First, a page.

In November 1997, when the skeletal remains of at least 28 bodies were unearthed in the basement of an elegant townhouse, police feared it was the work of a serial killer. But when research indicated the bones actually dated to the mid-1700s, the implications became even more dramatic. This was no ordinary house: 36 Craven Street was the former residence of Benjamin Franklin.
This grand suspension bridge is an example of "beautility," a 1920's-era concept that advocated a blending of practicality and artistic inspiration. Architect Paul Philippe Cret's design included never-completed interior spaces that celebrate the history of transportation.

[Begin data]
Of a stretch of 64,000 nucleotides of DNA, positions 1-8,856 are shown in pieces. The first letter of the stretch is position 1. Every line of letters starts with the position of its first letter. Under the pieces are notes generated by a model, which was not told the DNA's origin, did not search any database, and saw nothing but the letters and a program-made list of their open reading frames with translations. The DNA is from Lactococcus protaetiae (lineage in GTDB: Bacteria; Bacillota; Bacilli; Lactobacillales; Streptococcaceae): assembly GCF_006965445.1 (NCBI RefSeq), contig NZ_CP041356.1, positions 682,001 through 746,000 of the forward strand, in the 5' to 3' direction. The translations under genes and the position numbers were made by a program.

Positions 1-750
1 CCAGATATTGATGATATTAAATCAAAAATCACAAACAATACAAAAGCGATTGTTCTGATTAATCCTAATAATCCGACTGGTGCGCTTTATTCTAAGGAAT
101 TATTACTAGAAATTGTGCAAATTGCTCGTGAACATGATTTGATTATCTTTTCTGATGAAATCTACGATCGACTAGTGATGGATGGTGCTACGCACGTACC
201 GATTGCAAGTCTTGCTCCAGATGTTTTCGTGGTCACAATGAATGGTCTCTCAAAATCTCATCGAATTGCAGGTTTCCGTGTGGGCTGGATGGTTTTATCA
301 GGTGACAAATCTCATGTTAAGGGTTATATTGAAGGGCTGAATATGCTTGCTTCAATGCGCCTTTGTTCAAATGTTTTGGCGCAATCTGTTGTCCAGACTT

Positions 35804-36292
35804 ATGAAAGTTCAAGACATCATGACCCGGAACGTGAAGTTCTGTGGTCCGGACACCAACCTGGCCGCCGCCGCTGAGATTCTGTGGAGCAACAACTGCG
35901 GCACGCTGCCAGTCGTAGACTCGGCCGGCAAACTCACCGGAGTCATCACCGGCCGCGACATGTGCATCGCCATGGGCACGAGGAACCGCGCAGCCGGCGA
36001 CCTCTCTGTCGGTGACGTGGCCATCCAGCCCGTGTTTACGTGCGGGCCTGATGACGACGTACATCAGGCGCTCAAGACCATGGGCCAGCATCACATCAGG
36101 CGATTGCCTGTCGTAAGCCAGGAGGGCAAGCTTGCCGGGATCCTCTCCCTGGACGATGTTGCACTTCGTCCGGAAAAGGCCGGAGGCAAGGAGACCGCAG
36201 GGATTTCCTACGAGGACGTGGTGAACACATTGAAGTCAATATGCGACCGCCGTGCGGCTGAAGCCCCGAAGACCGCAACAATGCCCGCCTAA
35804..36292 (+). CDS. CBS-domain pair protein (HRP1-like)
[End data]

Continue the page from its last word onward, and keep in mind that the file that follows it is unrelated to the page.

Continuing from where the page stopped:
In Atlanta Hour 1, Ian Ehling looks at a 1787 Ben Franklin signed land grant. Watch the appraisal and find out how much it's worth.